Moving & Shaking: Oklahoma Earthquake Crisis Needs Stronger Response

Fracking In Karnes County on Flickr The Commons

Here in Earthquake Central, OK it keeps getting worse.

When will the shaking and rattling finally wake people up to the dangers of hydraulic fracturing, or fracking, in populated areas?

Do people here feel so beaten down by the prevailing political power structure and the oil and gas industry they will actually allow their homes to be damaged and possibly even destroyed to line the pockets of millionaire energy executives? Will they even risk the safety of their children?

Do you think the local corporate media, which includes conservatively biased publications like The Oklahoman, care one iota about your safety and property? Corporate media outlets here care about one thing: Advertising dollars.  In fact, The Oklahoman is owned by Colorado billionaire Philip Anschutz, who made his money in the drilling business. He dabbles in the media business so he can support right-wing causes, such as fracking near people's backyards to make more money for rich people like himself.  When I refer to rich people, of course, I'm not talking about hard-working roughnecks who work under dangerous conditions and are used up by the energy industry as expendable costs per unit. I'm talking about predominately rich white men, who wear suits and ties to work and flaunt their power because they earn their millions of dollars or even more destroying our environment and now our sense of safety and security in our own homes.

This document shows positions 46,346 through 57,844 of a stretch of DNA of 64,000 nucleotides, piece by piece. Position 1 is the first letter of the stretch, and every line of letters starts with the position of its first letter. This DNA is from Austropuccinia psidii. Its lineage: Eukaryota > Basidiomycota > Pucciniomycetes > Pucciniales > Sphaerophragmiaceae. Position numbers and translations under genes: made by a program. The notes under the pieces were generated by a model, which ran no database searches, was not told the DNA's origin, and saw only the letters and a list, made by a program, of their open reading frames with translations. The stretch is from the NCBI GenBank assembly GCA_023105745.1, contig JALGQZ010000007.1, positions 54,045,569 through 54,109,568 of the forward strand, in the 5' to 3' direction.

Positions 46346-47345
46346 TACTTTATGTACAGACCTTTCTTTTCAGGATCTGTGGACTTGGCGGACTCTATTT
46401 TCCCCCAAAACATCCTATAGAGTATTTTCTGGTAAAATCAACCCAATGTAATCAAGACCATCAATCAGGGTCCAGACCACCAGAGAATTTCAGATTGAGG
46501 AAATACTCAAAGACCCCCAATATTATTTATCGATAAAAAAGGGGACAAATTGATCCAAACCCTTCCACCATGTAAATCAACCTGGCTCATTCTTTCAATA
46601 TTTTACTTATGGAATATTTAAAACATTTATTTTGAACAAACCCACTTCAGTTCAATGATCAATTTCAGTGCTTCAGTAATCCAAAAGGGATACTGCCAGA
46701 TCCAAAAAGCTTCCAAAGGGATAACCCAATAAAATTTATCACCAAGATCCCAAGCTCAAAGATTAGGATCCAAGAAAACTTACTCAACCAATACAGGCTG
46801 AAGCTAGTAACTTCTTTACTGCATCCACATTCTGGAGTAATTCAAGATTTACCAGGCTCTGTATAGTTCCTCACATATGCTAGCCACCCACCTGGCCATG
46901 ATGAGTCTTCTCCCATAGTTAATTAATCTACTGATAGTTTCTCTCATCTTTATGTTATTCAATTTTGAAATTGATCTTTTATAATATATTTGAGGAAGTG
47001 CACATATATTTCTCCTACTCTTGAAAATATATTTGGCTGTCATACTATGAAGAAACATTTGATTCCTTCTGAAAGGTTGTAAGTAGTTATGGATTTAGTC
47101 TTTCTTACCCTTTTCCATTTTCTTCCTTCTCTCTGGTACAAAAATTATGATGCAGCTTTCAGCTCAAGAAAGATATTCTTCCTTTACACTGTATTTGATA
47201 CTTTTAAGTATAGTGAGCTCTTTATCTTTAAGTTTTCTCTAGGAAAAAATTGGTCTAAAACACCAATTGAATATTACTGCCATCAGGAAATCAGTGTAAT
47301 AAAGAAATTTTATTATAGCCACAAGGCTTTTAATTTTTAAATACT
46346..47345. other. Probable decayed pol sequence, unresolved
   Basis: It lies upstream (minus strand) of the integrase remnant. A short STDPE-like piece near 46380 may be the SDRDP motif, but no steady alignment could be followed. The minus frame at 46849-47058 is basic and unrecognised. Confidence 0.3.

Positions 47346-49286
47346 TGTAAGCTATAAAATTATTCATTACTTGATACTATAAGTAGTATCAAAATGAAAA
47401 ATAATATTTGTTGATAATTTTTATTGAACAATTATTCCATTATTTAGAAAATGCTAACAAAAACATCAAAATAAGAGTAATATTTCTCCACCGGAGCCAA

Here are some questions for every homeowner in central Oklahoma: How much damage have the earthquakes induced by fracking caused to your home and other buildings on your property already in the last few years? (I know my house has suffered damage because of the earthquakes. Can I prove it, though?) Do you really think the oil and gas industry is going to pay for repairs and replacement? Do you REALLY think the state government here, led by Gov. Mary Fallin right now, is going to make the energy industry pay up for its negligence?

All this comes to mind because of a series of earthquakes that hit near Crescent in central Oklahoma starting on Sunday. According to one media report, there have been nine earthquakes in all since Sunday around Crescent, including 4.5-magnitude and 4.0-magnitude quakes on Monday that caused minor damage. Crescent is about 38 miles north of Oklahoma City and only 27 miles or so from Edmond.

If you live in central Oklahoma, which I do, most likely you felt the biggest quakes. The 4.5-magnitude earthquake in particular felt like it was never going to stop. I was in my house. I made a dash for the door, which is apparently not what you're supposed to do. You're supposed to find cover under a sturdy table or desk when the roof caves to protect yourself from the falling debris. All this for natural gas, folks. This is what it has come to in Oklahoma these days. Have you taught your kids what to do when an earthquake caused by fracking starts shaking the house?